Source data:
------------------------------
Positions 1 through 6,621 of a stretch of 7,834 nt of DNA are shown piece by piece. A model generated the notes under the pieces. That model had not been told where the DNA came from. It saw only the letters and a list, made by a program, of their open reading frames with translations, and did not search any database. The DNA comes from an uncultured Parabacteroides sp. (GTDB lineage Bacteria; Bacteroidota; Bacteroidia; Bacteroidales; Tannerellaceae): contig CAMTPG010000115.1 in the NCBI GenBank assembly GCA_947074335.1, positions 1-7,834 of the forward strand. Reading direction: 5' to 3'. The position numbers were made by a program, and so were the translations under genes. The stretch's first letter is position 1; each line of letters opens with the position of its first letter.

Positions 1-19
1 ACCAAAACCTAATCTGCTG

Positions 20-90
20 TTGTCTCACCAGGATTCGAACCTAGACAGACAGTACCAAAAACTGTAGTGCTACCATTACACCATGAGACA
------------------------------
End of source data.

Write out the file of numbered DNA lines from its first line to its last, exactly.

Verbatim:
Positions 1 through 6,621 of a stretch of 7,834 nt of DNA are shown piece by piece. A model generated the notes under the pieces. That model had not been told where the DNA came from. It saw only the letters and a list, made by a program, of their open reading frames with translations, and did not search any database. The DNA comes from an uncultured Parabacteroides sp. (GTDB lineage Bacteria; Bacteroidota; Bacteroidia; Bacteroidales; Tannerellaceae): contig CAMTPG010000115.1 in the NCBI GenBank assembly GCA_947074335.1, positions 1-7,834 of the forward strand. Reading direction: 5' to 3'. The position numbers were made by a program, and so were the translations under genes. The stretch's first letter is position 1; each line of letters opens with the position of its first letter.

Positions 1-19
1 ACCAAAACCTAATCTGCTG

Positions 20-90
20 TTGTCTCACCAGGATTCGAACCTAGACAGACAGTACCAAAAACTGTAGTGCTACCATTACACCATGAGACA